|Previous Section||Index||Home Page|
I shall be brief in my remarks but I would like to spend a few minutes on an aspect of the debate that we unfortunately did not have sufficient opportunity to
10 Oct 2005 : Column 115
discuss. On Second Reading, we promised to return with a statement on our attitude to the Civil Aviation Authority's proposal for a £1 levy on all air passengers departing from the UK to help us deal with tour operator and airline insolvency. Those amendments were not selected so I placed a written statement before the House setting out our response to the proposals.
Mr. Donohoe: Has the Minister considered the number of airlines in the United States that are under chapter 11 and on the edge of bankruptcy? Swissair has already gone belly up and other European airlines are in the same position. In such cases, what will happen to UK passengers if they are not covered by insurance, which is the present state of play?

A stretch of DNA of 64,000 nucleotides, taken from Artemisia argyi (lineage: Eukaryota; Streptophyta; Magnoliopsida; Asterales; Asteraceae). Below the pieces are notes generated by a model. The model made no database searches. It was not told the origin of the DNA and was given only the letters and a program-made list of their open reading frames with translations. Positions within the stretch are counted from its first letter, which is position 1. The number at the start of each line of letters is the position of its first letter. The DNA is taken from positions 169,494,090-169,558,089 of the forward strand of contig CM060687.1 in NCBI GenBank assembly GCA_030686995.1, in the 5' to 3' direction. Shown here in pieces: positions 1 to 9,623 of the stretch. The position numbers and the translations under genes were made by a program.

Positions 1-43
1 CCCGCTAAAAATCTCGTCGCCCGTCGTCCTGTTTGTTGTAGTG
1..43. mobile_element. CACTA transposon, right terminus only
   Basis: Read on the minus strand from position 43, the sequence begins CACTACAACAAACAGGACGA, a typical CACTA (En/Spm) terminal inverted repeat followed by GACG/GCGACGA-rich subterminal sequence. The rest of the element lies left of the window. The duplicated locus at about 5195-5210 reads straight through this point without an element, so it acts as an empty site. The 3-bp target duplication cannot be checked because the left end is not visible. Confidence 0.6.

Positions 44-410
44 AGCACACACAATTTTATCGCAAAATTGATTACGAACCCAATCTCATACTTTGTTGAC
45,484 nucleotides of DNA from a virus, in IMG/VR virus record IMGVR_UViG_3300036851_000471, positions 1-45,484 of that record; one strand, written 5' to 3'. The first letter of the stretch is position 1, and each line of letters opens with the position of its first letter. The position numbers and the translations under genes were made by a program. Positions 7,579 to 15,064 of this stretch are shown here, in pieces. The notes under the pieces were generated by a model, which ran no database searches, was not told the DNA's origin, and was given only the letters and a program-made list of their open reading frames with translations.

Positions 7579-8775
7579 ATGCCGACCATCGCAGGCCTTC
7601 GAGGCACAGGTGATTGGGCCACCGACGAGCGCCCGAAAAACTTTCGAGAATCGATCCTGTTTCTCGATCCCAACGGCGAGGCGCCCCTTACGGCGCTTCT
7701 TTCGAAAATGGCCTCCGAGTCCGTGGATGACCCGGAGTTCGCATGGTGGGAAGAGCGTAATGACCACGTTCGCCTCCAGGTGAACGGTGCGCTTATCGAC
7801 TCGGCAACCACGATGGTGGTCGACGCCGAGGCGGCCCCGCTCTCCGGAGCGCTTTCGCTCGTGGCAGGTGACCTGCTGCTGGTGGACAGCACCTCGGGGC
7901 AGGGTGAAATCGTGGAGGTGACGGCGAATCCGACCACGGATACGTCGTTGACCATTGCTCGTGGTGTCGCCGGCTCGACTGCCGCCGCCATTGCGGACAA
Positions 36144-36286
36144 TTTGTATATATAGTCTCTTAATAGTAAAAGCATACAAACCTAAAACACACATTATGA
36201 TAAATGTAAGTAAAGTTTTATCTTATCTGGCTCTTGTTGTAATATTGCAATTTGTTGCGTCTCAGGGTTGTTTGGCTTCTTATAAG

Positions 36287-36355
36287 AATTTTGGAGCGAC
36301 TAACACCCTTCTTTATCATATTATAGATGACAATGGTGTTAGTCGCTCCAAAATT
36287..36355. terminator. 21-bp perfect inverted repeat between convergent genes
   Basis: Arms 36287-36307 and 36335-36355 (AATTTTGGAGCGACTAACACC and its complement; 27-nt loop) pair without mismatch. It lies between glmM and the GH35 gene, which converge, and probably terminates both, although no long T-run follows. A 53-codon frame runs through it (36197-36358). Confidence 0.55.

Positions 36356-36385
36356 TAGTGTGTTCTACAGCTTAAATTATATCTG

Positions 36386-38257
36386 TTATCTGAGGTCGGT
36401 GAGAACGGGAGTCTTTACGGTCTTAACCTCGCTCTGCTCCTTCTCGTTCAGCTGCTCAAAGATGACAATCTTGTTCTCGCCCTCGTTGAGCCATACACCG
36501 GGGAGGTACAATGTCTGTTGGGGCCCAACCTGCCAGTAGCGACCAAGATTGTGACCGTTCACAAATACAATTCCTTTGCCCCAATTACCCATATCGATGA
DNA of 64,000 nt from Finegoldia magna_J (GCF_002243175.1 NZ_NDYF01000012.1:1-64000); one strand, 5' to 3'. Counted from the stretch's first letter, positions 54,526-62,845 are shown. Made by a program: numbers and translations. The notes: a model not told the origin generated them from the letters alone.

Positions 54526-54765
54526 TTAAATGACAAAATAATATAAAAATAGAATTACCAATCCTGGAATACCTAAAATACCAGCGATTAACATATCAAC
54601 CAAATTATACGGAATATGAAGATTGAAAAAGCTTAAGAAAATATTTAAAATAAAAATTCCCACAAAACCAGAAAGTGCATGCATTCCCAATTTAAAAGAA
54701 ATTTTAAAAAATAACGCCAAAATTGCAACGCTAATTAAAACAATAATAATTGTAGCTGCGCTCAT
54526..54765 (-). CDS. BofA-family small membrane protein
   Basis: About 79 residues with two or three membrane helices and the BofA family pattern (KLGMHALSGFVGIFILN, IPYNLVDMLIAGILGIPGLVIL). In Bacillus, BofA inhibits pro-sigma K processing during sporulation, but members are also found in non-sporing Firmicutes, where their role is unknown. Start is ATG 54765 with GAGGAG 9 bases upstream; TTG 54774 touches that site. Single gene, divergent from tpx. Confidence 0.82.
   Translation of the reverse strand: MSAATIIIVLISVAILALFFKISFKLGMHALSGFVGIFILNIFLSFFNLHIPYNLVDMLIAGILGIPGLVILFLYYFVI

Mrs. Dunwoody: My hon. Friend will be aware that there was a failure during the summer. Although it received astonishingly little publicity, there is no doubt that a lot of people were stranded. It happened to be convenient that many people got on other planes. She should seriously consider the fact that airlines can go belly up.
We believe on balance that insurance should only be compulsory in exceptional circumstances. We do not require travellers to take out medical insurance or an E111. Even with car insurance, the legal requirement is limited to third-party liabilities. The Government have already been working with the airline industry to improve consumer information about insurance cover when booking flights. UK airlines have helped us to develop a basic message for passengers.